Bill Simon's low-key gubernatorial campaign is unnerving some California journalists. What are biased liberal journalists supposed to do when the Republican candidate is temperate and uncontroversial?
This is a real drag for reporters whose raison d'être is nailing Republicans. But liberals at the San Francisco Chronicle and San Jose Mercury News remain undaunted. Experts at shoehorning smears into their stories and calling them "news," they rolled out two guilt-by-association pieces about Simon this last weekend.
Laura Kurtzman of the Mercury News discovered through intense investigative work that Bill Simon is "anti-abortion" and gives money to homeless pregnant women in distress. And that's not all: it turns out that members of this organization called "Good Counsel" also oppose abortion, and know other people who oppose abortion too.
You see, the really important story is not that Bill Simon gives money to the disadvantaged -- so what if Good Counsel helps 4,000 women before and after pregnancy? -- but that he is linked to pro-lifers that reporters like Kurtzman find "extreme." It really bothers Kurtzman that Good Counsel's web page "links to groups that espouse radical anti-abortion views." What does this have to do with Simon? Was he the Webmaster? No, it has nothing to do with him. But why not throw it in anyway? Any stick will do on a pro-life Republican.
Kurtzman reports innocently that "Simon's opposition to abortion will almost certainly play a pivotal role in the fall campaign." Oh really? Might that have something to do with your partisan, pro-abortion reporting? Liberal reporters are like people who cause car crashes, then join the gawking scene to wonder "what happened."
Left up to the California people, the abortion issue will play no role in the fall campaign. But the people don't decide campaign issues; the left-wing media do. The above sentence should read: "Because of the pro-abortion California media, abortion will almost certainly play a pivotal role in the fall campaign."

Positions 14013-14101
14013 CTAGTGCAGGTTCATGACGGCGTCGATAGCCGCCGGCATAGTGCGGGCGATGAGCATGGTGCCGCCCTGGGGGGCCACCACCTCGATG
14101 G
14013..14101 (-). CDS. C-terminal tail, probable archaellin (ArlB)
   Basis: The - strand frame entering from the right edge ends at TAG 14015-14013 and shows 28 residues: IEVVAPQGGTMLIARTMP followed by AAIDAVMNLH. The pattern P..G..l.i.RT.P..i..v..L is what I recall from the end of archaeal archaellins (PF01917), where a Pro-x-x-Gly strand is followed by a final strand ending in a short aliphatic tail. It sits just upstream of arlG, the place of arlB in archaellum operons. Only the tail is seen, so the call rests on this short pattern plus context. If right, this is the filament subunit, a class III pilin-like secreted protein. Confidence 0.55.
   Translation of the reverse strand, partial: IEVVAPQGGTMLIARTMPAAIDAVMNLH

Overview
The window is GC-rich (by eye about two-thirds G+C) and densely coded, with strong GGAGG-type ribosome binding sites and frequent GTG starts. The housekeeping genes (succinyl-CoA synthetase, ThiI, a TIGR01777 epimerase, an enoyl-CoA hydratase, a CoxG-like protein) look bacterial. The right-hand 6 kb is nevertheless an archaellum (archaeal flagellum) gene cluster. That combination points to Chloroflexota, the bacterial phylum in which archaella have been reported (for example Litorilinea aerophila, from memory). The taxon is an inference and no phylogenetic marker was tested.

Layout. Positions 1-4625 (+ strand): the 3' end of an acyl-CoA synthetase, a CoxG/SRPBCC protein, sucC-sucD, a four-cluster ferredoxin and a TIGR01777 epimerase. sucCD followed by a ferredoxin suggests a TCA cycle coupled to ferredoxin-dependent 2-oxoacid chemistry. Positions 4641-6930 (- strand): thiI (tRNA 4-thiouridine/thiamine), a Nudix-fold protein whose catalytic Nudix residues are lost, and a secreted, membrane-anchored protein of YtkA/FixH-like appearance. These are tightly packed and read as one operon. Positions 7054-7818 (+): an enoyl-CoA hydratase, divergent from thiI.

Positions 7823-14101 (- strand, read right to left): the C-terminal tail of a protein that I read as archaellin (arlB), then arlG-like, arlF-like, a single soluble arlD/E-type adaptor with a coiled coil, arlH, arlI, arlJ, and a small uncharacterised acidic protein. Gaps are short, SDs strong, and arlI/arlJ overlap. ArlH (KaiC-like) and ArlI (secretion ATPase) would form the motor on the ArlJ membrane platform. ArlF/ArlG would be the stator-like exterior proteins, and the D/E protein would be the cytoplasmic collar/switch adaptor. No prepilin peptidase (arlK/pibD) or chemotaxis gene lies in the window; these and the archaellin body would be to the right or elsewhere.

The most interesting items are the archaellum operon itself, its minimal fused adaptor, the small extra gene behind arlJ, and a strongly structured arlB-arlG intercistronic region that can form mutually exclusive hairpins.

Kurtzman writes that since "winning the primary, Simon has tried to broaden his appeal to voters -- two-thirds of whom support abortion rights -- by softening his abortion stance." Is this a fact? No, it is an impression and a wrong one. How can you soften a position that was never hard to begin with? Simon never spoke of abortion in the primary except when reporters backed him into it.
Kurtzman's big scoop that Simon "has ties to foes of abortion" may have been eclipsed by the San Francisco Chronicle's amazing discovery that Simon talked to religious Republicans during the primary. Chronicle reporters Lance Williams and Carla Marinucci find it newsworthy to report now that Simon "wooed voters of the state's religious right" during the primary. The shocking smoking gun? He once did an interview on the Trinity Broadcast Network in Orange County: "Videotapes of Simon's appearance -- which went uncovered by the news media during the primary election -- and other TBN broadcasts were obtained by the Chronicle and KTVU Channel 2."
Wow. What a scoop. Did Simon say anything over-the-top in the interview? Oh no, but that's not the point: he associated with undesirables, reports the Chronicle. And to prove it, they quote a TBN critic, Hank Hanegraaf, saying that the network is on the "lunatic fringe."
Attacking Republicans through their associations, no matter how far-fetched, is the Chronicle's forte. The paper will resort to the most childish gotcha journalism against any Republican even vaguely pro-life. The deception it deploys borders on satire. In this most recent Simon-is-a-creature-of-the-Christian-Right story, it tosses in this tangential fact: "He also hired political director Steve Frank, who has worked closely with the religious right on issues ranging from support of school vouchers to opposing abortion." What the Chronicle doesn't report is Frank's religion -- Judaism. Though the Chronicle knows this fact, it doesn't report it, lest the smear lose its sting.
Meanwhile, Simon, even as he gets hit with faked-up stories, continues to lead in the polls. Liberal Chronicle columnists Philip Matier and Andrew Ross reported on Monday that Democrats in Sacramento recently conducted a statewide poll that found that Californians "weren't too happy about the state's chief engineer," with "58 percent giving Gov. Gray Davis a thumbs-down for his job performance."
They continue: "Even worse: When respondents were asked who they would vote for if the election were held today, Davis lagged nine points behind Republican challenger Bill Simon. The biggest spread we've seen so far."
Davis can't close this gap. But you can count on the liberal press to try and close it for him.
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